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Richard Jefferson explains why Paul George plays better when he’s the no.1 guy

Paul-George

In the summer of 2019, the Los Angeles Clippers shocked the basketball world by acquiring Kawhi Leonard and Paul George, putting together the best two-way pair of star players the game had seen since Scottie Pippen and Michael Jordan. The moves put the league on notice as Kawhi was coming off a finals MVP season, and Paul George was in the running for the regular season MVP as a member of the Oklahoma City Thunder. It seemed like a championship was all but certain for the Clippers, with their two new stars at the peak of their powers.

The complete opposite happened, as playoff mishaps coupled with health concerns to Kawhi Leonard left the Clippers constantly falling short. Naturally, most of the blame fell on George, their other star that struggled immensely in the NBA bubble. George would bounce back in last year’s playoffs, but without Leonard, the Phoenix Suns just proved to be too much for the short-handed Clippers to handle. This time, however, there would be no ridicule of Paul George.

“He is the kind of guy that plays better as a 1A. He is more aggressive, he is locked in and does everything that you need him to do. When he is a 1B, he struggles a little bit.”

Richard Jefferson, ">NBA Today

The statement from Jefferson initially comes across as a rather obvious take, as a player who is the first option is more involved on offense and will have more opportunities to produce. We have seen this many times before; when stars go down, another player usually picks up the slack and moves into a much more significant role.

On the other hand, other players, such as Kyrie Irving, have had more success as a secondary star of the team. Hence, it doesn’t always follow that being the first option leads to better output offensively, but this certainly seems to be the case with George. George is much better without Kawhi on the floor, so if he is not at optimal performance when Leonard is available, then it’s worth questioning if the two are complementary pieces or redundancy of skill sets?

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Jefferson’s comments suggest the latter. With that, could the Clippers perhaps look at moving one of their two stars for a more complementary piece? It seems unlikely now, but with a few more seasons of playoff disappointment, this could eventually be an option for the team. The last thing the Clippers would want is for one of their stars to decrease in value before it’s too late, similar to the situation in Philadelphia at the moment. If the Clippers decide to make the intelligent move early, then here are three trades that would be available to them.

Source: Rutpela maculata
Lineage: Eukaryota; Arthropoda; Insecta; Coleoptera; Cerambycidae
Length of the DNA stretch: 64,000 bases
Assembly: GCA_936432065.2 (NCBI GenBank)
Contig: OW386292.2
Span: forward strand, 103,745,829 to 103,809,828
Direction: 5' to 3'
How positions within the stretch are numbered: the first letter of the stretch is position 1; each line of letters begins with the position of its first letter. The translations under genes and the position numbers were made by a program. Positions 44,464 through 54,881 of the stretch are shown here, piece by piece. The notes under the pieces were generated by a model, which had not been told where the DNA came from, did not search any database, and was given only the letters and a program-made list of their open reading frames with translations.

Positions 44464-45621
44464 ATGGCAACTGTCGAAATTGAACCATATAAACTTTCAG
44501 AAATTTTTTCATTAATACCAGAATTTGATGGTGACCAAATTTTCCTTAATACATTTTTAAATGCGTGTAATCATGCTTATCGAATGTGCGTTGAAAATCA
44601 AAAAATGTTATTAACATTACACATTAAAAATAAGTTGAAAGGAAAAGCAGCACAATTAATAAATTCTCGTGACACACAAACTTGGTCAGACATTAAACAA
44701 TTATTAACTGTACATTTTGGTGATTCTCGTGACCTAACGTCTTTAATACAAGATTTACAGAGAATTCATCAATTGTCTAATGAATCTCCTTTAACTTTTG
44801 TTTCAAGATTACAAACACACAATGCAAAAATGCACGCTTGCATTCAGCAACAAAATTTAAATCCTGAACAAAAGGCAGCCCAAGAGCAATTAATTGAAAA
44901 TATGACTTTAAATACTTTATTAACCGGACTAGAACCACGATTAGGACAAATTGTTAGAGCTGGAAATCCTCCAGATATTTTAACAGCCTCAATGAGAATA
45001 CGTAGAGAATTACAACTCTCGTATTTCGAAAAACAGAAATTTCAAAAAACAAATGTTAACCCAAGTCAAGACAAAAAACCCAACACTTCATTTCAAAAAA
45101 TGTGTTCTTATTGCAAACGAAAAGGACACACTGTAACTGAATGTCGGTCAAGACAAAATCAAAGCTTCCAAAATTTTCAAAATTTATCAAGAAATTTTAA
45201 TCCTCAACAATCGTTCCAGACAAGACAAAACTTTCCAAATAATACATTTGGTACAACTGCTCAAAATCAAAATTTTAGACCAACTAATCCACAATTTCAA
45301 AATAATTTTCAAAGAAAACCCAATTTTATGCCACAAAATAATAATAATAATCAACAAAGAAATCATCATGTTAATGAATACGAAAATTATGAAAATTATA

Paul George and Marcus Morris Sr. to the Portland TrailBlazers for Damian Lillard

Damian Lillard is struggling to start the season, and the rumor mill is churning as to whether this is a deliberate attempt to force his way out of Portland or not. While that theory seems a bit radical, we know Lillard wants to win championships; Dame and Kawhi on the Clippers would be able to do just that.

As for PG, we know he plays well alongside scoring guards as his best year in the league was spent playing alongside Russel Westbrook. CJ McCollum is not Russ, but he is a guy that can set the table for George that also has the ability to score off of PG’s action. In CJ and Norman Powell, PG would be playing with the Portland versions of Reggie Jackson and Terrence Mann. Throw in Marcus Morris, and you have the makings of the team that almost took the Clippers to the Finals last year.

Kawhi Leonard for Julius Randle and Mitchell Robinson

New York has long been searching for their big-name star, and trading their young pieces for Leonard would give them just that. Randle and Robinson are fine pieces, but they’re not going to win you championships the way Leonard can. The Knicks have a much longer championship window than the Clippers do, so New York could take time to build around Leonard while he is out. The increased opportunity for some of their young players could lead to the discovery of talent and potential trade chips. George would then lead the Clippers while having a pick and roll threat that can create offense for others in Randle and a lob threat in Robinson.

Kawhi Leonard or Paul George for Ben Simmons

George for Simmons seems like the more logical choice here, given Philly’s championship aspirations this year. The Clippers knew heading into the season that they would have to wait for next year to compete for a chip, so taking on Simmons and giving him time to build chemistry with the rest of the team will be excellent preparation for Kawhi’s return. The Clippers need a point guard, and there are very few better than Simmons when it comes to getting players involved. Simmons would elevate the play of Reggie Jackson and other potent scorers while giving the Clippers another lockdown defender at multiple positions.

George gives the Sixers a playmaker that can shoot it well from deep with remarkable talents on the defensive side of the ball. George wouldn’t be the first option in Philadelphia, but he would be the team’s primary shot creator tasked with scoring and getting Joel Embiid the ball in the right spots.

If Leonard were the one to be dealt, then Philly would have to wait another year to fulfill their title hopes, but I don’t need to tell you how scary the Embiid-Kawhi duo would be.

The Clippers’ season does not seem too promising given Leonard’s absence. They may not compete for a championship, but in trying to win games without Kawhi, the Clippers might find out that the keys to the city should have been given to Paul George after all.

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